The Best Cheap Eats in Albuquerque

New Mexico is officially the "Land of Enchantment" and unofficially the "Land of the Best Chiles You'll Ever Have." But Albuquerque also offers plenty of other inexpensive, eclectic food options, including international fare and sweet temptations.

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Photo By: Sergio Salvador

Photo By: Sergio Salvador

Photo By: Sergio Salvador

Photo By: Sergio Salvador

Photo By: Sergio Salvador

Photo By: Adrian Jauriqui

Photo By: Gabbi Campos and Vanessa Sanchez, Exposure Photography

Photo By: Sergio Salvador

Photo By: Thao Trinh Photography

Photo By: Gabbi Campos and Vanessa Sanchez, Exposure Photography

Photo By: Sergio Salvador

Photo By: Don James

Photo By: Stephanie Cameron

Photo By: Sergio Salvador

Photo By: Sergio Salvador

Photo By: Audre Holtz

Photo By: Sergio Salvador

Huevos Rancheros at the Range Café

A bed of blue-corn tortillas topped with eggs, in turn topped with white cheddar: There are worse ways to start the morning. Served until 3 p.m., the huevos rancheros at the Range Café also come with beans, potatoes, chili, and a sprinkling of lettuce and tomatoes — you won't be hungry for a long time afterward. They clock in at $9.99 at this popular diner with four locations around town.

Carne Adovada Plate at Mary & Tito's Cafe

Carne adovada is pork that is marinated in a red-chile blend, resulting in meat that is tender, spicy and incomparably flavorful. You'll find arguably the most-renowned version in Albuquerque at James Beard Award-winning Mary & Tito's Cafe. The classic restaurant serves carne adovada in various forms, including enchiladas, pizza, flautas or with beans and rice (all $7.95), or stuffed into a sopaipilla, a deep-fried dough pocket ($7.25).

Tacos at Taqueria Mexico

This authentic taqueria beckons with its red-white-and-green-striped exterior and the line that tends to form at its takeout window. Pictured are the barbacoa tacos ($2.30 each a la carte); other menu highlights include fajitas, tortas and, for the adventurous diner, menudo (beef tripe stew) and lengua (cow tongue) tacos.

Doughnut Medley at Rebel Donut

Rebel, Rebel, we love you so. This doughnut shop with an upbeat, offbeat edge offers treats you won't find elsewhere. In addition to the classics, the selection here includes creative concoctions like the Red Chile Chocolate Bacon doughnut and the Blue Sky (which looks kind of like Walter White's trade good of choice on Breaking Bad), made with blue cotton-candy icing and rock candy.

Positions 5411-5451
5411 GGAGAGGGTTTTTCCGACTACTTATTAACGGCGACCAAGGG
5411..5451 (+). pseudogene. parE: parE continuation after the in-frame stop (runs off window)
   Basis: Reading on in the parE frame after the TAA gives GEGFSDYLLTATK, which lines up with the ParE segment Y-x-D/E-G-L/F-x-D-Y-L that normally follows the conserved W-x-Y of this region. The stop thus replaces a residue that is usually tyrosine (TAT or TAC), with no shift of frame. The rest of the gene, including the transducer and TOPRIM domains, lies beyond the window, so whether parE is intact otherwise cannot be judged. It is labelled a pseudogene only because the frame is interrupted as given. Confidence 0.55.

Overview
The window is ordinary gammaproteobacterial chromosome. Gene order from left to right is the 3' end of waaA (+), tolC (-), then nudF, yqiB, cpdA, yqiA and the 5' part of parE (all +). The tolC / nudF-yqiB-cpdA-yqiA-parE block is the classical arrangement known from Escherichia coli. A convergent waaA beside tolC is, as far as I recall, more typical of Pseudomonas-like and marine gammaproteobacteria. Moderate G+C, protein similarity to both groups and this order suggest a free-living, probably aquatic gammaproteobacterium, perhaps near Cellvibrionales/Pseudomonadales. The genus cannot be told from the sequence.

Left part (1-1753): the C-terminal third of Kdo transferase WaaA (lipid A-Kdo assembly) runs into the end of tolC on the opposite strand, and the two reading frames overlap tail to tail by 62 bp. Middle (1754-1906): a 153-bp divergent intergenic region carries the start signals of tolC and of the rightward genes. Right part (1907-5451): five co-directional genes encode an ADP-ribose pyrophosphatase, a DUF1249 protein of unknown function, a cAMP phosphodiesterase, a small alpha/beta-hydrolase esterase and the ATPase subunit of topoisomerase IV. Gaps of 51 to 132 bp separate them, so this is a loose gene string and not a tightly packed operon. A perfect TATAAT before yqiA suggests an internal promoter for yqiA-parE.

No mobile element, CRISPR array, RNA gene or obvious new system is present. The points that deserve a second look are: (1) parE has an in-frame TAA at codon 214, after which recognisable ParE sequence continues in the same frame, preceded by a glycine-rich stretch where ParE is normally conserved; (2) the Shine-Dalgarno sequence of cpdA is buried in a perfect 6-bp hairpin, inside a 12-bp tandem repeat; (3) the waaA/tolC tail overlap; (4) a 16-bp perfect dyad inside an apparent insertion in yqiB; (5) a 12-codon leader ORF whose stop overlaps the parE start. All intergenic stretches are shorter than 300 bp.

Bibimbap at A-Ri-Rang Oriental Market

Tucked away toward the back of the Korean grocery store A-Ri-Rang is a no-fuss, totally food-focused restaurant, where you can order traditional Korean dishes like bulgogi (marinated barbecue beef) and bibimbap, a mixture of vegetables, beef and rice topped with an egg. Whiteboard menu items are written in Korean, but there's a printed menu that includes English descriptions. You will be hard-pressed to find a more authentic Korean dining experience in the region, let alone a tastier one.

Tacos at El Paisa

We couldn't mention just one taqueria when this city is dotted with so many great ones. Another top spot is El Paisa, just west of the Rio Grande in Albuquerque's South Valley. The Spanish-language menu focuses on tacos ($1.25 per; options include pastor, asada and barbacoa), gorditas, tortas and burritos, which you can enjoy at one of the picnic tables on the restaurant's patio.

Poke Bowl at Poki Poki Cevicheria

At this build-a-bowl poke shop, visitors select a bowl size (starting at $8.95) and then take it from there, choosing a base of rice, salad or chips and then selecting a fish (possibilities include ahi tuna and salmon), a sauce, toppings from a range of options and finally another sauce. Poki Poki also hosts $2 taco Tuesdays and, at one of its two locations, weekday happy hour with the same taco offer. It's the icing on the cake ... or the seaweed on the albacore.

Azteca Waffle at Tia B's La Waffleria

Tia B's La Waffleria is another build-your-own place — here, you can Frankenstein the waffle of your dreams, selecting items like fruits and breakfast meats to add to the batter and then choosing toppings and sides. Or you can order off the menu, which features inventive waffles like the Azteca ($9), pictured: a blue-corn waffle cooked with cinnamon inside, with toppings including chocolate sauce, chocolate whipped cream and red-chile powder. Tia B's and Tia Betty Blue's (also featured in this gallery) have the same owner, to whom we are grateful for making Albuquerque breakfasts so sweet and spicy.

Fried Chicken Sandwich at Nexus Brewery & Restaurant

Comfort food takes many forms, but among the coziest is soul food — especially when it's paired with cold beer brewed on-site. You can get Southern fried chicken in various forms at Nexus Brewery, including chicken and waffles and a fried chicken sandwich with bacon, caramelized onions and pepper Jack ($12 for a two-piece chicken and waffle, $10 for the sandwich).

Green Chile Stew at the Frontier Restaurant

The Frontier's bright, barnlike building, across the street from the University of New Mexico, is an Albuquerque landmark, and its green chile stew is just as famed. You can order a large bowl of the spicy stew, plus two tortillas, for $5, or you can have it with an enchilada or burrito entree. Another must-have is the Frontier sweet roll, a megadose of pillowy, sugary joy.

Pad Thai at Pad Thai Cafe

Pad Thai Cafe specializes in curries and its titular dish, a blend of hot rice-stick noodles, cold toppings (bean sprouts and peanuts) and other perfectly balanced ingredients. Order it with beef, chicken or pork for $9.95, or with shrimp for $12.95. Top off your meal with a sweetly satisfying Thai iced tea, made with condensed milk.